4. ^ Pristin, Terry. "New Jersey Daily Briefing;$1 Million Campaign Costs", The New York Times, March 13, 1996. Retrieved June 22, 2010.
  5. ^ Staff. "ASSEMBLY CAMPAIGN SPENDING RISES, ESPECIALLY IN SOUTH JERSEY<THE MOST EXPENSIVE RACE COST $1.5 MILLION.<A WATCHDOG GROUP SAYS '93 REFORMS DIDN'T DO THE JOB.", The Philadelphia Inquirer, March 14, 1996. Accessed June 22, 2010. "The District 7 race in Burlington and Camden Counties, eventually won by the Republican ticket of Diane Allen and Carmine DeSopo, was the most expensive in the state, totaling $1.5 million, according to Upmeyer's analysis of campaign finance reports."
  6. ^ Petersen, Melody. "THE 1997 ELECTIONS: THE LEGISLATURE; After Intense Fight, Republicans Fend Off Challenges to Their Majority in State Senate", The New York Times, November 5, 1997. Retrieved June 20, 2010.
  7. ^ Mercurio, John. "GOP, Democrats tout primary victories", CNN, June 5, 2002. Accessed May 267, 2010. "In New Jersey, Doug Forrester, a wealthy businessman, spent $3.1 million of his own money to defeat fellow Republicans Diane Allen and John Matheussen -- both state senators -- in the race to challenge Democratic Sen. Bob Torricelli , who faced charges of ethical violations during his first six-year term."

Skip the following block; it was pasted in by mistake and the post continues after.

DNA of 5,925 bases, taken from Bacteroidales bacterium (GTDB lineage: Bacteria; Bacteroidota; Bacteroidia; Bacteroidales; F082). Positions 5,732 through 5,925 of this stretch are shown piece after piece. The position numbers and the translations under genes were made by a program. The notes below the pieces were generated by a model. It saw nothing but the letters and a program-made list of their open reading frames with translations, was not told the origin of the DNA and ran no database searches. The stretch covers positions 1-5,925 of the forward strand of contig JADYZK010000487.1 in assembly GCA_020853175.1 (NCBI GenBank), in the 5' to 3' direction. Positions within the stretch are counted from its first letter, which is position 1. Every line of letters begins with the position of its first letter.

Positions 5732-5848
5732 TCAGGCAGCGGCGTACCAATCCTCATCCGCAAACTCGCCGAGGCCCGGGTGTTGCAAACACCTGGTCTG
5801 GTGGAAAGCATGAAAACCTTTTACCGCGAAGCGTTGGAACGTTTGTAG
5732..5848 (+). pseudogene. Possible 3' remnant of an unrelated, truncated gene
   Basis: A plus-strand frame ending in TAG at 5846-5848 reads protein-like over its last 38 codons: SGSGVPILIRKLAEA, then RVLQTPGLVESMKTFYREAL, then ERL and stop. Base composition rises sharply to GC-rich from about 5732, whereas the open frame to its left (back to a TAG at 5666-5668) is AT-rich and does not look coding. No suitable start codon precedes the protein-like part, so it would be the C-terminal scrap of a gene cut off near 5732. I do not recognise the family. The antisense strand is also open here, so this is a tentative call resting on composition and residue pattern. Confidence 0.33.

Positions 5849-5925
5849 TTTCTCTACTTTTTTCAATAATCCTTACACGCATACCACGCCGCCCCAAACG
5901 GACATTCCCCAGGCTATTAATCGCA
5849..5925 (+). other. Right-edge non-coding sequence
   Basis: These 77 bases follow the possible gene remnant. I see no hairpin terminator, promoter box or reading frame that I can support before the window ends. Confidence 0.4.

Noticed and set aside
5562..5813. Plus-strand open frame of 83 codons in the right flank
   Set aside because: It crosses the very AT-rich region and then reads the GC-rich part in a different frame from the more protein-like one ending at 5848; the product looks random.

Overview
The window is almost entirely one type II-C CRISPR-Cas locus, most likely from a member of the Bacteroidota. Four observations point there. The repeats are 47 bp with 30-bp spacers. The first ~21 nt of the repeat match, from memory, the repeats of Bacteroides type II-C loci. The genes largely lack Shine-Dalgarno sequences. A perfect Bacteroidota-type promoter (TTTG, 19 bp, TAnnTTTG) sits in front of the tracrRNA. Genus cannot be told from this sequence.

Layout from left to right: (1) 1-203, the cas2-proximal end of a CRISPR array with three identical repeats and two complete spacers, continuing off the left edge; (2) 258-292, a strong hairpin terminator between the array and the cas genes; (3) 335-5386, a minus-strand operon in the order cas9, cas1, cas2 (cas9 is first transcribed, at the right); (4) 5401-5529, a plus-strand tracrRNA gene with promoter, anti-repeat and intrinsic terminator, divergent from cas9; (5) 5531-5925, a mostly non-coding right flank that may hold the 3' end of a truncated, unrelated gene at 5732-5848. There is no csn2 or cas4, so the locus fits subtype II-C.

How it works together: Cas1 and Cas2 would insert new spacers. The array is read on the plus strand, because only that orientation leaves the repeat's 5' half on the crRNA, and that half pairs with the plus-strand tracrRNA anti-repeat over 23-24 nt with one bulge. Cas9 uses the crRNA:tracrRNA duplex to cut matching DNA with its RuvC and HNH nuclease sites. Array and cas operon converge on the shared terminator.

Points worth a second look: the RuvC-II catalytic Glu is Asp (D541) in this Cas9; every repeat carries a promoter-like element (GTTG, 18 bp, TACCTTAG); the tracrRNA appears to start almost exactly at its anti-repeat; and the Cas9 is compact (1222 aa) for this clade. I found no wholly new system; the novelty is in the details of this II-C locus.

8. ^ NJ US Senate - R Primary2002, OurCampaigns.com, last updated January 16, 2007. Accessed May 26, 2010.
  9. ^ KYW-TV News Alumni, KYW-TV. Retrieved July 6, 2006.
  10. ^ WCAU-TV News Alumni, WCAU. Retrieved July 6, 2006.
  11. ^ Senator Diane B. Allen, Project Vote Smart. Retrieved September 15, 2007.
  12. ^ Reitmeyer, John. "Candidates for state Assembly, Senate and county offices file for June primary", Burlington County Times, April 10, 2007. Retrieved April 11, 2007. Archived 17 July 2007 at WebCite
  13. ^ June 5, 2007 Primary Election Results, Burlington County, New Jersey. Retrieved June 19, 2007.
  14. ^ 7th Dist: Allen holds on to Senate seat, The Star Ledger, November 6, 2007
  15. ^ Saxton, citing his health, to retire after this term, The Star Ledger, November, 2007
  16. ^ Allen says she won't run for Congress[dead link], Burlington County Times, November 29, 2007
  17. ^ State Senator Diane Allen diagnosed with aggressive cancer, Newsroom Jersey, November 9, 2009

External links

Источник: Diane Allen

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Diane AllenFingerboard Workbook for the Ninth, Tenth and Eleventh Positions: Map the Viola for Good: Volume 7How can you learn to play the viola when there are no indications of where the notes are on the fingerboard? This is a viola instruction workbook that focuses on the ninth, tenth, and eleventh… — CreateSpace, Подробнее...2012